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Fed May Send Stocks South in 2019

If there is one thing that causes stock market disruption, it is uncertainty. Even so, Federal Reserve Chairman Jerome Powell used that dirty word a total four times in his December 19 news conference after the Fed’s most recent rate hike.

“I think from this point forward, we’re going to be letting the data speak to us,” said Powell. “So there’s a fairly high degree of uncertainty about both the path and the ultimate destination of any further increases.”

In essence, Powell is describing a new Federal Reserve policy of basing further rate hike decisions on the most up-to-date data available. In recent years, the Fed has had a habit of telegraphing an upcoming hike weeks or months in advance and allowing the markets to prepare for the news. With this new policy, surprises may become the new norm. The expected result may be be a downturn in the stock market before FOMC meetings as investors hedge their bets and brace for possible negative headwinds.

The good news from the most recent Open Market Committee meeting was that rate hikes are, in all likelihood, slowing down. The Fed released an updated forecast set that showed an expected two rate hikes this year, after four in 2018. However, Powell stated that the forecast doesn’t represent an “ironclad” plan, by any means.

“Where we are right now is the lower end of neutral,” said Powell, “but there are implications to that.”

By neutral, Powell means simply that the Fed is operating at a rate that is in purpose to neither support nor hinder economic growth.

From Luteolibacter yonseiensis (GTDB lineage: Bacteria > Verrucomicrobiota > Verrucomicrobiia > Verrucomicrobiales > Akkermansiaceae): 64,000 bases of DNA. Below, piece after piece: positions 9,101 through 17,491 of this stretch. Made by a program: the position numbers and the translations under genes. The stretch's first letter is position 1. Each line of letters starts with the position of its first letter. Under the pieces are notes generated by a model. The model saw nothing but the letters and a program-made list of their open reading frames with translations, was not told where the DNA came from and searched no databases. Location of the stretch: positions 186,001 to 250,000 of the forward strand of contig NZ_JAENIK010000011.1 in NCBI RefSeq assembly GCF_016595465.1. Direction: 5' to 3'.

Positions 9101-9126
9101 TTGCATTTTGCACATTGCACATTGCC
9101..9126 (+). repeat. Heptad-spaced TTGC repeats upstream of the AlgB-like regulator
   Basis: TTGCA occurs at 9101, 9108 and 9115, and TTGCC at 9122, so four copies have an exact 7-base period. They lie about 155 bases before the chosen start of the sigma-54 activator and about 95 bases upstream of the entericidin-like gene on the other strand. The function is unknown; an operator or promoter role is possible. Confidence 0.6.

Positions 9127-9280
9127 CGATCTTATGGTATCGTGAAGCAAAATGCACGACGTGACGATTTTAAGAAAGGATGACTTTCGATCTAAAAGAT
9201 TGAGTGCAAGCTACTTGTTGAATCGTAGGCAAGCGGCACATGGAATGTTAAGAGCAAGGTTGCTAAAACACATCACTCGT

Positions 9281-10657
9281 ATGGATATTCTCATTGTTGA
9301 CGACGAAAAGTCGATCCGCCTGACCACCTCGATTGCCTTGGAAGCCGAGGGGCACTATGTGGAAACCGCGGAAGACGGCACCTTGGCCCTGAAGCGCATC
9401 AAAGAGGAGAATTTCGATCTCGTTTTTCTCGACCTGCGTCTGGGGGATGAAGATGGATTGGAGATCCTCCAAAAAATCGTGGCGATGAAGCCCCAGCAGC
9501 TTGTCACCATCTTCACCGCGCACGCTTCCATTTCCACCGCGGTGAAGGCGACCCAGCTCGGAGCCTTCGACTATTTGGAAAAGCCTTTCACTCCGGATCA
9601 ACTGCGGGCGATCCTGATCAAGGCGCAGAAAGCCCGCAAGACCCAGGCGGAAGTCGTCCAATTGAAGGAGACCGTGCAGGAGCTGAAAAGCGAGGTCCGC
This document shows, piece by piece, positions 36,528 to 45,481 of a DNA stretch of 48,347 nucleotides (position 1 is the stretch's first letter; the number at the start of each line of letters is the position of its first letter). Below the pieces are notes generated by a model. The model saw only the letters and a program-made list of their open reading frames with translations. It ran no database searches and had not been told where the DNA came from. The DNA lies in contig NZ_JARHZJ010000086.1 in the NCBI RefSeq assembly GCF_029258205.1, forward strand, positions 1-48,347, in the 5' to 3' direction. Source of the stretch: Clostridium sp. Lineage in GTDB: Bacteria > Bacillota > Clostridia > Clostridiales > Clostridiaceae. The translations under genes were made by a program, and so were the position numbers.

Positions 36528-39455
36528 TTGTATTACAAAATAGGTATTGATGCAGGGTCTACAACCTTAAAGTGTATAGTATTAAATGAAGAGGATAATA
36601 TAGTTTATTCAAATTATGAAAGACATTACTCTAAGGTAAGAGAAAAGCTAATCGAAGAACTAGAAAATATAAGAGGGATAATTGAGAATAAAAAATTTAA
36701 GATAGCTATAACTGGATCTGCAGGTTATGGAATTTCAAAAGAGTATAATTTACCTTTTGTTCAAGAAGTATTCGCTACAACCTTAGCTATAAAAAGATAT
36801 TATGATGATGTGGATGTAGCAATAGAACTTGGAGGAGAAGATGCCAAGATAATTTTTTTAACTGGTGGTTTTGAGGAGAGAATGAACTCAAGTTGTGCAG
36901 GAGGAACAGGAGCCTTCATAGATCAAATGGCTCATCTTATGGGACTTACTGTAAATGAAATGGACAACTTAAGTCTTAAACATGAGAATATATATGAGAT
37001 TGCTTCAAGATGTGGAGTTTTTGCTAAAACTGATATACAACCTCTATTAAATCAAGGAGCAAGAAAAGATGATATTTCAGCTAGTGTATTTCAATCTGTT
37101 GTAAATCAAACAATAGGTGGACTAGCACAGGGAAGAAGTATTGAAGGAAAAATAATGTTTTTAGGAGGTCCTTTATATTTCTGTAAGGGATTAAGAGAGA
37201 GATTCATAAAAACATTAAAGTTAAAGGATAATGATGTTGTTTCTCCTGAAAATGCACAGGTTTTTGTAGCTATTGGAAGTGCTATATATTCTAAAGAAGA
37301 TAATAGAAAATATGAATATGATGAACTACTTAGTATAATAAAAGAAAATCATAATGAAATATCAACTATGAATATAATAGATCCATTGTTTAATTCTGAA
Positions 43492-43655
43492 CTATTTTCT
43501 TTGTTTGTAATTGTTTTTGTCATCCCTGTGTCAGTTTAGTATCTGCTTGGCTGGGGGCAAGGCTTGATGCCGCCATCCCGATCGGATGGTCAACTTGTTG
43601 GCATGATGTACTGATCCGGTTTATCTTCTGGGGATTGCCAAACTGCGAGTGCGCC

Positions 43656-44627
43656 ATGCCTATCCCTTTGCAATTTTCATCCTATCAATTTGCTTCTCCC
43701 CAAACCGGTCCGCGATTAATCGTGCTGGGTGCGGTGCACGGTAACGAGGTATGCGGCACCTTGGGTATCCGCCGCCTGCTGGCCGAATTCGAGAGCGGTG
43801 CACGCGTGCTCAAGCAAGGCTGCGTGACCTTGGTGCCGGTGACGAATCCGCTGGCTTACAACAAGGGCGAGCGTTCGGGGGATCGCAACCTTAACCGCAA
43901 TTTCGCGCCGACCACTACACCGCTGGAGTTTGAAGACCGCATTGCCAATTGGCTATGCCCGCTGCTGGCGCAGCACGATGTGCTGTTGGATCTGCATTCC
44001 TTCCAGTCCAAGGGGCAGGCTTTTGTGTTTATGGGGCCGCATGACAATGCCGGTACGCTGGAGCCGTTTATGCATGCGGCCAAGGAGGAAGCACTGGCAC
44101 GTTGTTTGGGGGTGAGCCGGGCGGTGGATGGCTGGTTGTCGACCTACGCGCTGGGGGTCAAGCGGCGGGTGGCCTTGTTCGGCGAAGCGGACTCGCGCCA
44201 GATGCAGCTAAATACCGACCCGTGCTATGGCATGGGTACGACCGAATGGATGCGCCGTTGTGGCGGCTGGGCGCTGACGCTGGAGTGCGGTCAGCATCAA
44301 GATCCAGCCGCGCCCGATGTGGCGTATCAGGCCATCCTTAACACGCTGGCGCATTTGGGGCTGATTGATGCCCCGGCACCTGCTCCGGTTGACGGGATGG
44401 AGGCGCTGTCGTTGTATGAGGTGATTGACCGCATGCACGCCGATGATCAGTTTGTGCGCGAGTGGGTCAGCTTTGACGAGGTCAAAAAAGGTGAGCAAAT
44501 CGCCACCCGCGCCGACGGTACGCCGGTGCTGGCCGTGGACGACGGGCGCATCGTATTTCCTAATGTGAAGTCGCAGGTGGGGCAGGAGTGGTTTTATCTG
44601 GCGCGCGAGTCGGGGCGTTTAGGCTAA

The chairman sent some mixed signals, however, in stating that “monetary policymaking is a forward-looking exercise,” which stands in relative contrast to his stated policy of letting the “data speak” to the committee and basing decisions on the most recent economic data. Communication will become the new norm in 2019, with Powell’s announcement of news conferences following every FOMC meeting. It’s become clear that the Fed, who are the captains of our economic ship, are operating in a low visibility environment, and will be making decisions based on what’s right in front of them. Powell referred to the current situation in front of the Fed as “walking through a dark room.”

““I have people in my building who are just furious about this,” said Carl Tannenbaum, who is the chief economist at Northern Trust. “The problem is, the Fed can’t just sit there in the dark. The Fed has to make an effort to shed light on what’s going on.”

In a market operating on uncertainty, investors will be reactionary to any Fed statements. If the Fed is operating in reaction to the markets, who is to say where monetary policy will be going into 2020? In all likelihood, if we see some form of trade war resolution in the first quarter of 2019, the markets will see a substantial recovery. When coupled with a “neutral” rate, our economic ship should be largely back on track, but face rough waters with each FOMC meeting.